TOKYO – Japan plans to build a hydrogen supply network that includes Australia and Brunei as it aims to import 300,000 tonnes of fuel a year around 2030.
Hiroshi Kajiyama, minister of economy, trade and industry, presented his vision of a hydrogen-based society on Wednesday at the virtual Hydrogen Energy Ministerial Meeting. Proof of concept trials will be conducted prior to full launch.
The three countries will work together to lower the cost of hydrogen to compete with fossil fuels, laying out a viable pathway to reduce their carbon footprint.
The key to low cost hydrogen is extraction from lignite coal, which is abundant in Australia. Due to its poor quality, lignite is not shipped widely worldwide and costs are low.
A trial operation will be set up in Australia to separate hydrogen from lignite. Carbon emissions during the hydrogen production process will be reduced through capture and storage technology.
First in the world liquid hydrogen carrier, built by Kawasaki Heavy Industries, will begin transporting hydrogen to Japan in early February or March.
In Brunei, a plant extracting hydrogen from natural gas was completed in 2019, and deliveries to Japan have begun.
The Japanese government aims to lower the cost of hydrogen to 30 yen (28 cents) per so-called normal cubic meter by around 2030. The final target is around 20 yen.
Hydrogen will then be considered as a competitive fuel with liquefied natural gas after accounting for a lighter environmental load.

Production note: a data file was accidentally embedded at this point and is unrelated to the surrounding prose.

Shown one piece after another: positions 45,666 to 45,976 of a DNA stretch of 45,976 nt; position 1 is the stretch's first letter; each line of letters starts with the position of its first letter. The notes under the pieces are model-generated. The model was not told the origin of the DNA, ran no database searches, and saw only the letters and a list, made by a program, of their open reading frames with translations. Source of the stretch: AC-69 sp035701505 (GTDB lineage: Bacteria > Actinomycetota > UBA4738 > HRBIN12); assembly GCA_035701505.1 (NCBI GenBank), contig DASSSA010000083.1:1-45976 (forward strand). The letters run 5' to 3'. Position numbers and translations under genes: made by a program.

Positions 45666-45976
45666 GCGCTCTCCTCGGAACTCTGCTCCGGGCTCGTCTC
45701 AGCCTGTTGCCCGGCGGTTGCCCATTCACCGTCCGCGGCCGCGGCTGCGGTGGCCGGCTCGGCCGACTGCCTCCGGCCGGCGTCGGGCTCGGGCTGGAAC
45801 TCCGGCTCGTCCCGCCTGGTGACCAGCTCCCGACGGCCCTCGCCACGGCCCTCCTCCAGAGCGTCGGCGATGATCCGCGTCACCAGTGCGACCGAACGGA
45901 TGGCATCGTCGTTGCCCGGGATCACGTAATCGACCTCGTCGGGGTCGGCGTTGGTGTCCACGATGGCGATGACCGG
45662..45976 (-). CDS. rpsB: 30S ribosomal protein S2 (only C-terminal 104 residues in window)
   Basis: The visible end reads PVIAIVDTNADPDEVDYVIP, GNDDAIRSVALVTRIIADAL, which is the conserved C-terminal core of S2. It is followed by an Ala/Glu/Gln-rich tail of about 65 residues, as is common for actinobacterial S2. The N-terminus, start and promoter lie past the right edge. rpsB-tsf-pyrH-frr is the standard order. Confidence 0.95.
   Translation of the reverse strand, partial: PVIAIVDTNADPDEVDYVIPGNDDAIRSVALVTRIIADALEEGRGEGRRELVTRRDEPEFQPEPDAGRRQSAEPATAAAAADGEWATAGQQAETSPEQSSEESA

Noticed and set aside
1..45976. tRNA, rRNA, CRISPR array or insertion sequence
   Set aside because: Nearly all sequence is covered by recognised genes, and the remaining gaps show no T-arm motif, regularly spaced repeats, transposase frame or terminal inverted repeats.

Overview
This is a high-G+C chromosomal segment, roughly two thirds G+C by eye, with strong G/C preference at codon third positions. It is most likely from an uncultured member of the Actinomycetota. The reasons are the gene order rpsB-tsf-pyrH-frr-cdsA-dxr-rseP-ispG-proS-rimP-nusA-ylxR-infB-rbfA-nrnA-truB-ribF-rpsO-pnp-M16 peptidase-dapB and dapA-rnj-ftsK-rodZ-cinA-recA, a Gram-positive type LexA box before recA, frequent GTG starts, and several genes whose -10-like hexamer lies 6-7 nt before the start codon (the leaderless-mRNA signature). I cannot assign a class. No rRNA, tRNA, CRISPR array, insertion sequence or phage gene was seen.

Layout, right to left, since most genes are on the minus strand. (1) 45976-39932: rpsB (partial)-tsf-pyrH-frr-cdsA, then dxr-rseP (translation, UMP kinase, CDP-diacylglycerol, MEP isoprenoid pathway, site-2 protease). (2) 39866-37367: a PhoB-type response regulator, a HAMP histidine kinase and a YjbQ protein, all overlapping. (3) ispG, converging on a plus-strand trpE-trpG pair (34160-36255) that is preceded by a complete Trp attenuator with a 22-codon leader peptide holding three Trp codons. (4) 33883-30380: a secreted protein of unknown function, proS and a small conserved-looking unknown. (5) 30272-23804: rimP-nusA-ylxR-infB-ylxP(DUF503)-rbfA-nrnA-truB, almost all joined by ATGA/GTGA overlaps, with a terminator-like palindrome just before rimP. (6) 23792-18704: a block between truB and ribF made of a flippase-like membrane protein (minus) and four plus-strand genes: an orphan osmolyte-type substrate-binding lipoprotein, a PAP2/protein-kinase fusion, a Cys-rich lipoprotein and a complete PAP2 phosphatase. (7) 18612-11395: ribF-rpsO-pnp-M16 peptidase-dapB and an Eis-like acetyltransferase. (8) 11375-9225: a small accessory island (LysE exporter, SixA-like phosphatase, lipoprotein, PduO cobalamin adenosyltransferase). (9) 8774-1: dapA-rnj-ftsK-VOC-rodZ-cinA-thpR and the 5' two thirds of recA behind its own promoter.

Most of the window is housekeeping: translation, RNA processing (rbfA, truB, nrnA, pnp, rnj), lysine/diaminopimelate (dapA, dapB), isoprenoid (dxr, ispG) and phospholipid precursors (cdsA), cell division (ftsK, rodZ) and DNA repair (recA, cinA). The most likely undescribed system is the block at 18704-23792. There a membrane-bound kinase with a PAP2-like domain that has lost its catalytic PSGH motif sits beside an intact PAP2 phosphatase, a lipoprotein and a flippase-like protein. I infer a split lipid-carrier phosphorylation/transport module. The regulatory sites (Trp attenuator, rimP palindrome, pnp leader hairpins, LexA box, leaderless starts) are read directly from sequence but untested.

The targeted 300,000 tonnes of hydrogen is roughly equivalent to the output to a nuclear reactor.
The government wants hydrogen to achieve the same cost competitiveness as LNG power plants. To make this happen, the volume of hydrogen obtained must be around 5 million tonnes to 10 million tonnes per year.
While Japan looks to hydrogen overseas, more domestic companies are starting to produce it domestically. This year, one of the largest hydrogen extraction facilities started operating in Fukushima Prefecture. The electricity that comes from solar panels separates the hydrogen from the water. The hydrogen output is said to be sufficient to fill 560 fuel cell vehicles a day.
Both Australia and Brunei depend on exports of coal and crude oil. Facing pressure to back away from coal, they will partner with Japan in the hydrogen trade.
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